Tōrangapū | Teaching the Treaty of Waitangi is hugely important – Davis
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Tōrangapū | Teaching the Treaty of Waitangi is hugely important – Davis

February 25, 2020


The Government no doubt
will be buoyed by those initial results of students being taught
about the Treaty of Waitangi, ahead of the full report due
later this year. Joining me now is Associate Minister for Education
Kelvin Davis. Tena koe. Tena koe, Scotty. ERO says 80% of schools
that participated in their study are already teaching
about the Treaty of Waitangi – no doubt you’re pleased? Absolutely. It’s great to hear that that many schools
are teaching the Treaty. Hopefully they’re gaining an
in-depth understanding of the Treaty – the significance
of the Maori version and how it takes precedence
over the English version. Notwithstanding all the work
that was done before it – the Declaration of Independence; the relationship between Maori
and the English monarchy, namely with regents
such as King William, King George, and Queen Victoria – all those sorts of things. And the subsequent breaches
of the Treaty that came later, which led into the land wars – there’s a battle site
on the other side of the bay in Kororareka (Russell). All of that history, it’s important for these things
to be taught. Given the positive results
of that initial survey, and the work this government
seems to be doing in getting schools to teach
the history and about the Treaty of Waitangi – why do you think previous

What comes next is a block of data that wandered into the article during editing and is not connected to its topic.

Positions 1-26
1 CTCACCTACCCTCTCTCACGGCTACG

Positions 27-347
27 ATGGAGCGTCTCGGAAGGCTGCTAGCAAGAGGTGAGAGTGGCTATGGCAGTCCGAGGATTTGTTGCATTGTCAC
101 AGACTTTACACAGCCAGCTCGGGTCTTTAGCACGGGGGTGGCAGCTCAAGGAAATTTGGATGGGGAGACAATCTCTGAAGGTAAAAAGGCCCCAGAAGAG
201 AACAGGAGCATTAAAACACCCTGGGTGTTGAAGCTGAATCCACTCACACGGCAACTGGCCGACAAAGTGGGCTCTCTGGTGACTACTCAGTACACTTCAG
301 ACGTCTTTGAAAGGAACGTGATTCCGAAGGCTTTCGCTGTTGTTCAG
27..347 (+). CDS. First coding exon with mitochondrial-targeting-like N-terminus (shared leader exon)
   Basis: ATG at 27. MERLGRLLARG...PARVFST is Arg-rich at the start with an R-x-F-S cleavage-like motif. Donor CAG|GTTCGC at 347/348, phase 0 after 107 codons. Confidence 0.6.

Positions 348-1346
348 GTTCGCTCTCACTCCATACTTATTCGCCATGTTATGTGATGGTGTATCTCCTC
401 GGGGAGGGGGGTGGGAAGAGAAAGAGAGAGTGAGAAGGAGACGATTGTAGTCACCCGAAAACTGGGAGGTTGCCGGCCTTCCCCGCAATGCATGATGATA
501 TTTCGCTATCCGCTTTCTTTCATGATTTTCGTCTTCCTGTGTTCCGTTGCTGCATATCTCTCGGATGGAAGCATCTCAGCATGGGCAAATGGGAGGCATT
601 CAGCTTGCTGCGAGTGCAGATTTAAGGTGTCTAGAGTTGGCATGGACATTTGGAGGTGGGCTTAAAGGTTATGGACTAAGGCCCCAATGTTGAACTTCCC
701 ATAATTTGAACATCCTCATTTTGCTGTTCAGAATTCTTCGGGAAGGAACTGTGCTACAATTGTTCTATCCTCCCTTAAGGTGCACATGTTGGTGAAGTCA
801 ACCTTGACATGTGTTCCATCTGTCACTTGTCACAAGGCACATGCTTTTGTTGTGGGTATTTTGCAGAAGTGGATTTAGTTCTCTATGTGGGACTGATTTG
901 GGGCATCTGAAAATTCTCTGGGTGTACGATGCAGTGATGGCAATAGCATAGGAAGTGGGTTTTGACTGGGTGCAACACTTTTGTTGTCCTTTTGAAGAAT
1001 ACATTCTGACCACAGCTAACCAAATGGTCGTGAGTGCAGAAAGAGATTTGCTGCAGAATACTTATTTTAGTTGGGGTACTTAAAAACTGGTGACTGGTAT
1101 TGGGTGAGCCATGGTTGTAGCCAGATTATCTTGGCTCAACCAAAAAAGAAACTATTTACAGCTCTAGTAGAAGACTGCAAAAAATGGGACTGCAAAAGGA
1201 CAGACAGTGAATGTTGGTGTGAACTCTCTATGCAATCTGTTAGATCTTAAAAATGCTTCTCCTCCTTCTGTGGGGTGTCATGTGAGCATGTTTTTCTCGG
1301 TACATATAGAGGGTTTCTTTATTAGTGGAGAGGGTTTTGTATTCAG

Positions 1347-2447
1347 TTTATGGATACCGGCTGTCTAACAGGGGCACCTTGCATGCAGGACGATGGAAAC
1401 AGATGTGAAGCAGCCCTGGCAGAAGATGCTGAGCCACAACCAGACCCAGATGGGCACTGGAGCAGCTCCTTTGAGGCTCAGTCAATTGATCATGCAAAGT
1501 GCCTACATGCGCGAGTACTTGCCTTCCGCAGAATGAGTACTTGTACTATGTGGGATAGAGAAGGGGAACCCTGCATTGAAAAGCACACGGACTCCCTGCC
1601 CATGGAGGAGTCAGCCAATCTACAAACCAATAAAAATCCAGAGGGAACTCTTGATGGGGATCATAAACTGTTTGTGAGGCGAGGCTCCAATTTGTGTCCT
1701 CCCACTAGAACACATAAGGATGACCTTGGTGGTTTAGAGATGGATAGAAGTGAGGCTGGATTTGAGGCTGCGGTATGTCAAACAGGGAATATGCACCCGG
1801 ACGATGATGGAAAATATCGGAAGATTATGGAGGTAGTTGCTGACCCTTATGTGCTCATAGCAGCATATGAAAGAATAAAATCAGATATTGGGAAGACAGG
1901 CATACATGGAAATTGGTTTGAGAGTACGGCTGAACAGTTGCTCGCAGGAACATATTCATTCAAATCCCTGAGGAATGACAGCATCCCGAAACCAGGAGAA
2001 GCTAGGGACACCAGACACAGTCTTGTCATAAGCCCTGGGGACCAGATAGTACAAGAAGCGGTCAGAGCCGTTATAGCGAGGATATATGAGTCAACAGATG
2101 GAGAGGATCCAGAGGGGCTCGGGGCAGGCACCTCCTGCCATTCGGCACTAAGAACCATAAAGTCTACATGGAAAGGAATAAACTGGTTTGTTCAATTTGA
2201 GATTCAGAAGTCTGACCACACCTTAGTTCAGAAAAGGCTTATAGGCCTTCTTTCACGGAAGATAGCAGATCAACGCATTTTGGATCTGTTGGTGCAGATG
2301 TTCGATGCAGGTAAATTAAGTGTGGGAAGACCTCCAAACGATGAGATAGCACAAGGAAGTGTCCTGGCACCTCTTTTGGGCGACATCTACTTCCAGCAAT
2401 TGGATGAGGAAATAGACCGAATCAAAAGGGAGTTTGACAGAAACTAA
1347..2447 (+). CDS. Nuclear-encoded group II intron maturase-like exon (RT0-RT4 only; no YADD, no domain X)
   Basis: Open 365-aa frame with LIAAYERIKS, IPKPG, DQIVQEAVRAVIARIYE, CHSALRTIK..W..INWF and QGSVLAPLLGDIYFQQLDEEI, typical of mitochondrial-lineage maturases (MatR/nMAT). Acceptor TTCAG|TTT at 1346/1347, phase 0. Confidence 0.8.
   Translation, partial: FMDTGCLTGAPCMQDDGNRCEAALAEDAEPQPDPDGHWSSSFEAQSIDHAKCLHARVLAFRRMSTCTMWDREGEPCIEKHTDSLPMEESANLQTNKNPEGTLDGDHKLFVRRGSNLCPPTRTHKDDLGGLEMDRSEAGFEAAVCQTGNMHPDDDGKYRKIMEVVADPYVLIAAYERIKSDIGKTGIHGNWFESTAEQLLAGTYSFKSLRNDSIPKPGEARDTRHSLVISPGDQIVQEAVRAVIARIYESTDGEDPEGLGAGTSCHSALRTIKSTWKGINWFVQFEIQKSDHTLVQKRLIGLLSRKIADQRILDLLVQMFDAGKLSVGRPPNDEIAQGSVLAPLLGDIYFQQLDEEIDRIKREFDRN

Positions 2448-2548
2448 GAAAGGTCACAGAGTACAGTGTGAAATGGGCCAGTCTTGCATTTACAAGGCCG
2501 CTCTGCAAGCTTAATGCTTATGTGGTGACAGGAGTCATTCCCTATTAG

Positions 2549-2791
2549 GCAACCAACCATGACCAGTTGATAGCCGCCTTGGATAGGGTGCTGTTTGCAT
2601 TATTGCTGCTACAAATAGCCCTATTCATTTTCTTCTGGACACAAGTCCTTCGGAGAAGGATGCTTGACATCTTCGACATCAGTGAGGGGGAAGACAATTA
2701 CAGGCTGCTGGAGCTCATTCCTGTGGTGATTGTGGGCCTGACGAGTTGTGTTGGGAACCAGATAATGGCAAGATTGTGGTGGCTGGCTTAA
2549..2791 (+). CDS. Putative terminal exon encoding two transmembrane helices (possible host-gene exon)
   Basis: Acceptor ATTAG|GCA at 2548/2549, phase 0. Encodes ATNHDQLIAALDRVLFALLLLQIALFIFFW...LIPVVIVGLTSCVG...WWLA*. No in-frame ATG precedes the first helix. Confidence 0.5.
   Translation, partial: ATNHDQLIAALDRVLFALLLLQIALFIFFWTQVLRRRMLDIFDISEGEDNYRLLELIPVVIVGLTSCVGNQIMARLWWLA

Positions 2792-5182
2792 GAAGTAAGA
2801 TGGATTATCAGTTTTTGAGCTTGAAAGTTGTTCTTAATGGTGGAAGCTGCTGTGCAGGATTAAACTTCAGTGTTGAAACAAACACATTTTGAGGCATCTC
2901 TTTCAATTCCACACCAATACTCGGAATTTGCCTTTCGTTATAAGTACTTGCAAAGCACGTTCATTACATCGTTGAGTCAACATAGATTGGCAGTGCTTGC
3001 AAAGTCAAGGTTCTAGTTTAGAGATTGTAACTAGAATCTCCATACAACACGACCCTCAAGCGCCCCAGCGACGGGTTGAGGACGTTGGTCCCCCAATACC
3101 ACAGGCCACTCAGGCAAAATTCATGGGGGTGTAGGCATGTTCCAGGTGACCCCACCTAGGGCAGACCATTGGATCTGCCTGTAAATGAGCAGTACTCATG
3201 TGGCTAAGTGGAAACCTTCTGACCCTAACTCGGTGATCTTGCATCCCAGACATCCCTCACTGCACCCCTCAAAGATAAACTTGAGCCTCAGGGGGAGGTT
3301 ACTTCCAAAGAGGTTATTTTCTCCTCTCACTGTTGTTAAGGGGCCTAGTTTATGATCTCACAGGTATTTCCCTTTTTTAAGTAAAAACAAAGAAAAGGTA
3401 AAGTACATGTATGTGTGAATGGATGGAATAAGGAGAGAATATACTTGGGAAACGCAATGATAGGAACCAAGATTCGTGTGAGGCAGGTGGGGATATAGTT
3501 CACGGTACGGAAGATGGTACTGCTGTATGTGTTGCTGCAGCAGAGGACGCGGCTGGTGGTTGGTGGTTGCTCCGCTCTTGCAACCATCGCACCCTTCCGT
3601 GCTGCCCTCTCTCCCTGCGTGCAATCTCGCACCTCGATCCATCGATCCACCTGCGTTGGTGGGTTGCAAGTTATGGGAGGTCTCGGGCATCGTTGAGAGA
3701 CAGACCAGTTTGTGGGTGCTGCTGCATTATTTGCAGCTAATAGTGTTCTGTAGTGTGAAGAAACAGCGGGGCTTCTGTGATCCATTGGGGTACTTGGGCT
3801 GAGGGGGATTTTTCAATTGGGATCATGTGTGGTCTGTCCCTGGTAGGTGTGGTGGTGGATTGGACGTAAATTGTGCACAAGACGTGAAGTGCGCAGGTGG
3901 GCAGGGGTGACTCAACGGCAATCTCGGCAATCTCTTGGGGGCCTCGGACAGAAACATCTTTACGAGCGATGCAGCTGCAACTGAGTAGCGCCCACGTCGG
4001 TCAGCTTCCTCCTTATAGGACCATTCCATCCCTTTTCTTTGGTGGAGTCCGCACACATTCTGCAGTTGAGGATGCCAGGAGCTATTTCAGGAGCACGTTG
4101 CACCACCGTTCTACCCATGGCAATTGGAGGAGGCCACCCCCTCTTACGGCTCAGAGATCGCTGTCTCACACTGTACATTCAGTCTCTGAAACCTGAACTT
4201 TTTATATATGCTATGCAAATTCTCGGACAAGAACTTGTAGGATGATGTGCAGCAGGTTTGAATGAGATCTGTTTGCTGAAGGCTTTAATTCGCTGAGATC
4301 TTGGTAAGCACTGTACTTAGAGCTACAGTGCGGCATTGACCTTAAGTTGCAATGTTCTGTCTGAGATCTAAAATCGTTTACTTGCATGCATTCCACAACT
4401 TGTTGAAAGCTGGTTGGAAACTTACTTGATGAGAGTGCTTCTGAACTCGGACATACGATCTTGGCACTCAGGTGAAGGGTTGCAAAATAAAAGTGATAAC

governments dragged their feet on this important decision? Well, I can’t speak
for past governments but this government has heard
what the nation wants, and that’s to teach our history
in our schools, so this is important to us. We must support it through
providing resources, through changing
the national curriculum, so that our children
may learn our rich history. And it’s well-timed that this report
has been released now seeing as we’re both here
in Waitangi to commemorate 180 years
since the signing of the document. But because you’re
the Associate Minister of Education, specifically Maori Education, what’s big on the agenda
for education this year? Well, yesterday we launched
Te Kawa Matakura here in Northland. I was glad when today,
at the iwi leaders hui, a youth approached me to ask how they could implement
the programme in their community. So I was pleased that this young person
watched the launch on TV yesterday and had the gumption to come up
and ask for the Education Ministry to make it available
in their region. I was very happy about that. In closing, what have you been up to
here in Waitangi this year? There’s been a lot
happening this year. A special highlight for me has been the unveiling
of Dame Whina Cooper’s statue, as well as, today, the opening
of the Maori Battalion Museum behind me. It’s a beautiful project. Thank you, Minister, for your time.

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